PORTLAND, Ore. — Oregon was once called the hungriest state in the nation. That was in the late 1990s and early 2000s.
The outlook has improved somewhat, according to the chief executive officer of the Oregon Food Bank. But the good news is mixed with bad.
On KGW's current affairs show, "Straight Talk," Susannah Morgan told moderator Laural Porter hunger is at its lowest level in a decade, but the state is still back to 2007 levels.
"And the reason is, even with low unemployment, it's really about living wages, and people having enough income to support themselves and their families, particularly with the high cost of housing," she said.
According to the Oregon Food Bank, one in nine people in Oregon and Washington face food insecurity. "Food insecurity" is when someone lacks consistent access to food and it's how the US Department of Agriculture measures hunger.
Since 2004, KGW and its partners have joined the Oregon Food Bank for the annual KGW Great Food Drive.
The drive has collected a total of nearly 17.5 million pounds of food for people in the community struggling to put enough food on the table. This year, the drive hopes to collect more than a million pounds of food through the month of March.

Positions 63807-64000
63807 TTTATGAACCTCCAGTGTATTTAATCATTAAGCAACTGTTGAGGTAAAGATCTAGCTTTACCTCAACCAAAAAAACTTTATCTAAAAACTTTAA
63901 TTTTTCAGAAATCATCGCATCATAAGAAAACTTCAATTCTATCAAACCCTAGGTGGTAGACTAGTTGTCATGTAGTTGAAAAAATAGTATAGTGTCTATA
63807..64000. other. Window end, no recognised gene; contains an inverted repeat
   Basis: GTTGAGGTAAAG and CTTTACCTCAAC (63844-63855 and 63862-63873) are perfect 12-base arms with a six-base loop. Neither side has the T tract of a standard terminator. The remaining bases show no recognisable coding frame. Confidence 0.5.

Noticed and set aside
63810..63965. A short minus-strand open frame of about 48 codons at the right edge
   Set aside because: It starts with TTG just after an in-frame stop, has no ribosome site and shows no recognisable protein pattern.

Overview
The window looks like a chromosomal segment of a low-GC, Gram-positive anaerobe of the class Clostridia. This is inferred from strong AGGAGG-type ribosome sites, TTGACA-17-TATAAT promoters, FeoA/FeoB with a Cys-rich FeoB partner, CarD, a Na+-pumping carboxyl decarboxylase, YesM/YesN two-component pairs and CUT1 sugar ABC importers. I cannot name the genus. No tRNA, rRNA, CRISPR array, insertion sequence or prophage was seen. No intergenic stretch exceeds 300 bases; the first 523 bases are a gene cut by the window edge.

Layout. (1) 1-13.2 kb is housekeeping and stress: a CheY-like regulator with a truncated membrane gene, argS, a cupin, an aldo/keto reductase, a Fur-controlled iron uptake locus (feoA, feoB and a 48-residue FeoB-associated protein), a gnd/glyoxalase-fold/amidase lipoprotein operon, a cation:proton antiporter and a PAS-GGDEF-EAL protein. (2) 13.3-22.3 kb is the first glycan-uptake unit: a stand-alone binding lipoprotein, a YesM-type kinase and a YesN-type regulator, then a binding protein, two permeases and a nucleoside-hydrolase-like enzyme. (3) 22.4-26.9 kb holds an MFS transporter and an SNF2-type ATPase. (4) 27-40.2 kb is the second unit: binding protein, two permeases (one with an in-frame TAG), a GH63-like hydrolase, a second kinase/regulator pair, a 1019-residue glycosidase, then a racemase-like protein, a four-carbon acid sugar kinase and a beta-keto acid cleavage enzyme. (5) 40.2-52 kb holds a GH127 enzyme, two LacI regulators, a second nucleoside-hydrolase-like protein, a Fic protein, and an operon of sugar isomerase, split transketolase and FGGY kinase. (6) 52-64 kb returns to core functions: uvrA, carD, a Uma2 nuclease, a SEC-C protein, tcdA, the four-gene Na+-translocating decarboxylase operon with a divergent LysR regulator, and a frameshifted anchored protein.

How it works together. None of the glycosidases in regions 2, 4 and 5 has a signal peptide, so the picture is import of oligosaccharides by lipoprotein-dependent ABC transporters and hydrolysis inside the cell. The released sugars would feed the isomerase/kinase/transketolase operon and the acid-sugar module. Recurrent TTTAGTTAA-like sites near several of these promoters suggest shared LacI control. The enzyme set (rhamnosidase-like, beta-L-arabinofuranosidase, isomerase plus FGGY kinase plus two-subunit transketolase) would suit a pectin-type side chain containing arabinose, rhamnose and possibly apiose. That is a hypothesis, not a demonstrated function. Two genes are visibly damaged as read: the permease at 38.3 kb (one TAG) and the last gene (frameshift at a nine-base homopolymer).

It's something Susannah Morgan knows will go a long way to help, but she hopes one day to put herself, and the Oregon Food Bank, out of business by eliminating hunger altogether.
"I have to believe that's possible. We live in the society we create. Maybe it won't happen in my lifetime, but I think we'll get there. And we'll get there quicker if we start now," Morgan said.
The Oregon Food Bank distributes food through its 21 regional food banks and 1,200 food assistance sites throughout Oregon and Southwest Washington. But it also advocates for issues that address the root causes of hunger; poverty, unemployment, and health issues.
In addition, Morgan said, the Oregon Food Bank puts people with lived experience with hunger at the center of everything it does. She said many on her leadership team have struggled with food insecurity.
"Half of my leadership team, and a third of our board, have lived experience with hunger. We are all in this work, because we are the work. And we invite everyone to be in this work with us," she said.
Amy Powers is the regional network manager for the Oregon Food Bank.
She said she struggled to have enough nutritious food for her daughter. She said they had to make tough choices between paying rent, medical bills, and buying food.
"I still feel guilt about the types of food I could access for my daughter. I remember clearly when a coworker visited and looked in my fridge and commented how clean it was. That's because it was empty," she said.
Powers said she felt ashamed, and pointed out that her story illustrates that food insecurity can affect anyone.
"It could be our neighbors, our coworkers, it could be anybody. One medical bill could drive someone into food insecurity," said Powers.
Straight Talk airs Saturday and Sunday, Feb. 29 and March 1 at 6:30 p.m.
It's also available as a podcast.